Monday, 22 November 2010

Reflections by Pete

Form and function, one of the huge joints that hold up T5; Refections in boots

The Christmas tree lights dance across the polished marble floor at Heathrow Terminal 5 as I wait for the BA1318 to Aberdeen.  Overhead massive trusses, forged joints and gigantic metal pins hold this massive structure in place but while this structure is fantastic, it is insignificant to the natural mountain architecture that we have been privileged to live amongst for the last 7 weeks.  Annapurna 3 will still be standing, the wind still ripping at its flanks when Terminal 5 is long gone, when we are all long gone.

I sit alone with my thoughts and the countless other travellers scuttling past, ready and eager to be dispatched in jet-powered metal tubes to the corners of the globe.  My team mates have scattered too, back to their own lives, their own homes, their own thoughts. 

So what did this trip mean to me?  We failed.  We failed to get up Annapurna 3 due to high winds that blew almost every day and shut down most expeditions in the Himalaya this season and cost the lives of two brave helicopter pilots who were trying to save two climbers of Anna Dablam*.  But we gave it a good shot had a wicked laugh, ate some lovely food courteously of Buddhi and all came back in one piece, friends. 

That to me is success enough.

Trying to forge a new route on one of the world's highest mountains is not easy, particularly when you choose a style with no fixed ropes, no Sherpas and no oxygen; it is a straight fight between the mountain and the climbers.  I am happy to loose this round; there will be many other skirmishes for sure in the future.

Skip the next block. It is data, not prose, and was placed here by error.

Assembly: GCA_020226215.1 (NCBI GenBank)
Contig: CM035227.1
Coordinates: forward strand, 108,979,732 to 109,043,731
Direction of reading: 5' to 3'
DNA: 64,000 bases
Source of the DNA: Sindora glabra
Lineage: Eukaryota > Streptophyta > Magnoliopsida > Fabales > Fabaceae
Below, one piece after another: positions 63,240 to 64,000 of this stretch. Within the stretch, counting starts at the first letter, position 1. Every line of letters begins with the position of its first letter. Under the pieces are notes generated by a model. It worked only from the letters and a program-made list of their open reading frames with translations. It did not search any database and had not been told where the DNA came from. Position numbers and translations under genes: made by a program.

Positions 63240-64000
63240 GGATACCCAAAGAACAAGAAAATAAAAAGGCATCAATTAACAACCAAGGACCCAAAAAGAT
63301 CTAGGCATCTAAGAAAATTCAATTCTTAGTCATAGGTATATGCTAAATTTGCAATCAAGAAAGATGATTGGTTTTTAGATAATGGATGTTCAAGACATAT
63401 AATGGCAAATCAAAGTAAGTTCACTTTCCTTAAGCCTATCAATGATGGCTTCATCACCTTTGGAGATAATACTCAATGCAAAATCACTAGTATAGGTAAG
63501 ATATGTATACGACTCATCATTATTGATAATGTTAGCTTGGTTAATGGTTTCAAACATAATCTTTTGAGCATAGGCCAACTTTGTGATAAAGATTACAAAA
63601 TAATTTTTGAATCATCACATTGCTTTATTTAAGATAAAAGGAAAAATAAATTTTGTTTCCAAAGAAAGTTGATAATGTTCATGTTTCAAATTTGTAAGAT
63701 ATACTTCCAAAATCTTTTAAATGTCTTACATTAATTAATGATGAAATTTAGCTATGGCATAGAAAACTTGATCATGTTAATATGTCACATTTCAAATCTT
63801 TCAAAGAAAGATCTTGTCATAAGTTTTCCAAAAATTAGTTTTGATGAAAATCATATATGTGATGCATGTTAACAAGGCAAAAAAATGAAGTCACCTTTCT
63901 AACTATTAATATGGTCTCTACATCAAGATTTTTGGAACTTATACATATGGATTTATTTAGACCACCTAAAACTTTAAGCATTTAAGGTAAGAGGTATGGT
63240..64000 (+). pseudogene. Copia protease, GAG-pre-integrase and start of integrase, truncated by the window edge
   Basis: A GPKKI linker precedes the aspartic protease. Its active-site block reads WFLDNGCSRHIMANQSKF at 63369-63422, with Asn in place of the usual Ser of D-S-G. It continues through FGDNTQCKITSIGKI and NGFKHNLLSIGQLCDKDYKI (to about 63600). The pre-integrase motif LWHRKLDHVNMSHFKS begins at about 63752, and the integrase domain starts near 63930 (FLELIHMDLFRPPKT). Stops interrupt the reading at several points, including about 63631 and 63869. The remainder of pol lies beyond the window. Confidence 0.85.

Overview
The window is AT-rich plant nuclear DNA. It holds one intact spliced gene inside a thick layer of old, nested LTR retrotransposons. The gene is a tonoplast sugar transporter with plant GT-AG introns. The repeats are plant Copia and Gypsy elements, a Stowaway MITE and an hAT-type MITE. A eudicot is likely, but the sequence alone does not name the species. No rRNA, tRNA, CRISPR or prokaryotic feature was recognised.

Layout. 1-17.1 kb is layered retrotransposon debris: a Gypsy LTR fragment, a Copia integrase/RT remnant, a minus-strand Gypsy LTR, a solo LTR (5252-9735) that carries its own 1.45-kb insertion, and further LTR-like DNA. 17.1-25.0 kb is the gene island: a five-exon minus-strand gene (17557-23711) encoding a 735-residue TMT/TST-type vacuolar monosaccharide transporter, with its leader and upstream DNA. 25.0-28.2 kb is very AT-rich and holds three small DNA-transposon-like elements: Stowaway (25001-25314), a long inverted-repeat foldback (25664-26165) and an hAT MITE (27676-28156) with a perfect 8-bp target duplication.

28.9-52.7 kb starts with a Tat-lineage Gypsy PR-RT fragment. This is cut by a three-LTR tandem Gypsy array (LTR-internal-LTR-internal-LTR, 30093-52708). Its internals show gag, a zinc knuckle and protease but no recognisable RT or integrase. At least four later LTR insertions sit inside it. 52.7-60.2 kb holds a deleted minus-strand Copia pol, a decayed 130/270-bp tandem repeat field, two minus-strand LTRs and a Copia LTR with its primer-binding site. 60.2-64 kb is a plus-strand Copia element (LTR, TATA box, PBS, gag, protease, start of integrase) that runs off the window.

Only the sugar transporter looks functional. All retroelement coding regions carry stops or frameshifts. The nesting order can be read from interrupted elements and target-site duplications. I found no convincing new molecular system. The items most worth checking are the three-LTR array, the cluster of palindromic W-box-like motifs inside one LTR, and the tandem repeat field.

So big thanks to Samsung whose electronic gadgetry allowed us to take fantastic pictures to share will you all and to all the other companies who supported the trip – without their support expeditions like this do not happen.


*After the helicopter crashed, the Japanese climber phoned Japan to tell of the horrifying news.  He spent a lonely night on the mountain before being rescued by a second helicopter.  Pemba Sherpa (our Air Dynasty helicopter pilot) was flying in the area and quickly responded to the accident and flew close to the wreckage of the Fishtail helicopter and confirmed that there was no way the pilots could have survived.  Pemba could not assist in the rescue of the remaining Japanese climber because his chopper is not powerful enough, and is not set up for that kind of rescue.  High altitude helicopter rescues are very risky. 

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